Schneiderman justified his investigation with the platitude that the First Amendment “does not give you the right to commit fraud.” But courts have struck down laws against “lies” in the political arena. As the Washington state supreme court noted in Rickert v. State Pub. Disclosure Commission (2007), our forefathers “did not trust any government to separate the true from the false for us” in the realm of politics.
A sobering aspect of the state AGs’ crusade is what is taking place outside of courtrooms: they are pressuring companies to cut off donations to nonprofit groups that employ “climate-change deniers.” Being one of those includes telling politically inconvenient truths about the costs of proposed climate-change legislation. It also includes projecting, as several mainstream climatologists have done, lower global temperature increases than liberal state attorneys general find politically convenient.
New York’s and California’s attorneys general have investigated Exxon for making donations to think tanks like the American Enterprise Institute and lobbying groups like the American Legislative Exchange Council. Schneiderman complains that these two specifically are “even more aggressive climate change deniers” than the run of the mill. (Ironically, while these large organizations include a few people labeled as “climate change deniers,” they focus mostly on issues having nothing to do with climate change.)
The First Amendment shields Americans engaged in corporate lobbying and making donations, and even groups that misinform the public about important issues are afforded this protection. In Pfizer v. Giles (1994), a federal appeals court ruled that the maker of an asbestos product could not be held liable for joining and financially supporting a trade association that represented makers of asbestos products, even though that association allegedly “disseminated misleading information about the danger of asbestos in schools directly to” the plaintiffs, where “at least some” of the association’s “activities were constitutionally protected.”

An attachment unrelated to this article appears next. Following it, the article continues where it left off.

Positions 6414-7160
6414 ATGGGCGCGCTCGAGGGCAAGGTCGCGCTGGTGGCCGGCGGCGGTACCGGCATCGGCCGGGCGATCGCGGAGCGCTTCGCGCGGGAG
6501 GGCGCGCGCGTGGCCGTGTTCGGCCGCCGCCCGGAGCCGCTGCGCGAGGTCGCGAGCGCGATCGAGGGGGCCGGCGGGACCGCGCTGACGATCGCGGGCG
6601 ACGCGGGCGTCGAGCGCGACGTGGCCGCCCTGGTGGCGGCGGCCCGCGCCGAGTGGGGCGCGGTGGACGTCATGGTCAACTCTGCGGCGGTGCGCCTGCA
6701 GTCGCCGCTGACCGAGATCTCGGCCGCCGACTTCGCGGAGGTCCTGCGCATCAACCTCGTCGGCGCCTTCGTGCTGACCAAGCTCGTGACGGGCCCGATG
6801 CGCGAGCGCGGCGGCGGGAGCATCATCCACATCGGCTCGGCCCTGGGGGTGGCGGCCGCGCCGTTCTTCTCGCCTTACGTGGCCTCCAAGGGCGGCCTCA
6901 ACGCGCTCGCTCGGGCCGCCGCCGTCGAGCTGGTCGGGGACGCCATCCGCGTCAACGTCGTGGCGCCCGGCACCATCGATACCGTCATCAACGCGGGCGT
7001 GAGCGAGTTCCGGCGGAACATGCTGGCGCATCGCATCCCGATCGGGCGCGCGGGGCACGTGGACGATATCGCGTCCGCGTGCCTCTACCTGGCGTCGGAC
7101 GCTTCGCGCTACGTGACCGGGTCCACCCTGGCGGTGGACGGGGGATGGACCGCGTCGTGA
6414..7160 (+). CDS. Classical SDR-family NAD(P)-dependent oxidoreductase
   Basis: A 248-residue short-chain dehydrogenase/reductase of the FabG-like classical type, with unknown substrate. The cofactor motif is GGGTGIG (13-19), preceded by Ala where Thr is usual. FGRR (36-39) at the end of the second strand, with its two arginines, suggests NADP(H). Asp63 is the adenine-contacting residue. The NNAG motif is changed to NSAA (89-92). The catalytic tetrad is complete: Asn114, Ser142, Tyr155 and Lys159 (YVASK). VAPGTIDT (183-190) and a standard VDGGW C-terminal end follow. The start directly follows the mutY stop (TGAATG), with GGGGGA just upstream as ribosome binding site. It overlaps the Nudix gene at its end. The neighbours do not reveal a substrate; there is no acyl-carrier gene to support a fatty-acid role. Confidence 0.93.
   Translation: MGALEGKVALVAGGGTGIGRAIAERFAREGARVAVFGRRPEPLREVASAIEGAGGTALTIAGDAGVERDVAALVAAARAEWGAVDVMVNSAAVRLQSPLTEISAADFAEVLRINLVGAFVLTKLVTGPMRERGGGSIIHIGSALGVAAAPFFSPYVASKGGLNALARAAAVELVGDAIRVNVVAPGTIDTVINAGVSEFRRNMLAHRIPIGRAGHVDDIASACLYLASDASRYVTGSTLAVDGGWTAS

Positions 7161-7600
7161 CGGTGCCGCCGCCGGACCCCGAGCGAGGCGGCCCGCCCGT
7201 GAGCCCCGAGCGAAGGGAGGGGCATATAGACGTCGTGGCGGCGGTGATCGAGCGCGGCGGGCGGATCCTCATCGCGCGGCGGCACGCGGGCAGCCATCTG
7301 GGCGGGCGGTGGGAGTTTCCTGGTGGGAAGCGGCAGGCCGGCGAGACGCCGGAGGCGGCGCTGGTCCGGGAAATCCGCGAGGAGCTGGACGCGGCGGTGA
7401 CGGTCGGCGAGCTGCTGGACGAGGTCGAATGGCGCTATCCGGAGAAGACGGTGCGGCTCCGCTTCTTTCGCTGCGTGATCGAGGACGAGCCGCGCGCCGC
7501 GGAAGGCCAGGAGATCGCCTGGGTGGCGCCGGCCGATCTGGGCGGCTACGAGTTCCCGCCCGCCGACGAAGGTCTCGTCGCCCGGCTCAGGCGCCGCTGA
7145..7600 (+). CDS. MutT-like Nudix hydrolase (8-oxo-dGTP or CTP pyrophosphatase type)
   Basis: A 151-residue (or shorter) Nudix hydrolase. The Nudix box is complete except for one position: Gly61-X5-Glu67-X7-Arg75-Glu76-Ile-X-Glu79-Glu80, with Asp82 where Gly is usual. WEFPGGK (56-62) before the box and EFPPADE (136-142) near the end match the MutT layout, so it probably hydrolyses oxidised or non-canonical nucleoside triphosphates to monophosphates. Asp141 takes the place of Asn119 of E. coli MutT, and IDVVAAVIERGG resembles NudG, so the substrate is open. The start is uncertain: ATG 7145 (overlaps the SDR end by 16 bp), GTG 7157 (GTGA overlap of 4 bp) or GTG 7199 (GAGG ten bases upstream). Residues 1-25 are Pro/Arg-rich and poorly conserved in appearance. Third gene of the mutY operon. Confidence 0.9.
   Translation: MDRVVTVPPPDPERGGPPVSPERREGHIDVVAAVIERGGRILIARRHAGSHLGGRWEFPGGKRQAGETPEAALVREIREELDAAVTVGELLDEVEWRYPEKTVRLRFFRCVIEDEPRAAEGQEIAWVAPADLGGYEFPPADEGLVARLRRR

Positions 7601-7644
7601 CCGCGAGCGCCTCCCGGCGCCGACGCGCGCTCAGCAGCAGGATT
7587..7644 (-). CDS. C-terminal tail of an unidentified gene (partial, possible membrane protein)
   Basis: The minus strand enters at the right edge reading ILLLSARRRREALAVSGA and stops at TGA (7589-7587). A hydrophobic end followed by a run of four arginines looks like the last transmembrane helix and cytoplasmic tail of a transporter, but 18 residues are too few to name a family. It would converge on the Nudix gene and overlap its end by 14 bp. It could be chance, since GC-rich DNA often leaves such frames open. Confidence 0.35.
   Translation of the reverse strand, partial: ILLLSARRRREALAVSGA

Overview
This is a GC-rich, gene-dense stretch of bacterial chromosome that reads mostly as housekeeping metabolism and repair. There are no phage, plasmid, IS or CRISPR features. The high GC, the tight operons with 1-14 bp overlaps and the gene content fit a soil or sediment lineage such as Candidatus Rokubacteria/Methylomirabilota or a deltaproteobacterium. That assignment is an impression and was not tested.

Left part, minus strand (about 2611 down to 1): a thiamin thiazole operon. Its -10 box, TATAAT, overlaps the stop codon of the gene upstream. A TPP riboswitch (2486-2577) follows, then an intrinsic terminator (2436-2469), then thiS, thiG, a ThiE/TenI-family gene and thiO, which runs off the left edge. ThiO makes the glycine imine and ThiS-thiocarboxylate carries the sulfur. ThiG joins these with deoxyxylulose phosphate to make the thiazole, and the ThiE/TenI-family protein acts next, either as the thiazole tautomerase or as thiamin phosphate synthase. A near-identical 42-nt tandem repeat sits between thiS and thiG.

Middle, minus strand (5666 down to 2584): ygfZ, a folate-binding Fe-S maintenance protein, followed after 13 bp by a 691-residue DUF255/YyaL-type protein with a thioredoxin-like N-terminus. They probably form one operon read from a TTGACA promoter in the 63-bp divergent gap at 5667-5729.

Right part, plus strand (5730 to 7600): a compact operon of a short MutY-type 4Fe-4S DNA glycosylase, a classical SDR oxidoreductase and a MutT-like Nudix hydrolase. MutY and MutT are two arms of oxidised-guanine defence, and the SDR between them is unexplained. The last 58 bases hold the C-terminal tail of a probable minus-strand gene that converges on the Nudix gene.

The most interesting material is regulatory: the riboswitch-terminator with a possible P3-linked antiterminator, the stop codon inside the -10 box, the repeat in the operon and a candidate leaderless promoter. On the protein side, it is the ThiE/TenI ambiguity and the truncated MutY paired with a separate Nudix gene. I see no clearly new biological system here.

So even if being a “climate change denier” were a crime (rather than constitutionally protected speech, as it in fact is), a donation to a nonprofit that employs such a person would not be a crime.
Contrary to Schneiderman’s claims of fraud, Exxon did not engage in any deception about the health risks of its products when used by consumers (the way that asbestos makers were accused of doing), or in other forms of unprotected speech. Nor did it deny basic science. What angers Schneiderman most may be that Exxon pointed out that climate-change proposals have costs, and that these costs may hamper their political viability.
Schneiderman complains that Exxon noted that “switching over to renewables by the end of this century would raise energy costs” substantially, and that the company “essentially ruled out the possibility that governments would adopt climate policies stringent enough to force it to leave its reserves in the ground, saying that rising population and global energy demand would prevent that.” The smoking gun he points to is Exxon’s statement that “Meeting these needs will require all economic energy sources, especially oil and natural gas.”
Bloomberg News, like the Times, has shown a disinclination to join in this kind of reasoning. Not only that, Bloomberg’s editorial board questions the Schneiderman definition of a “climate denier”: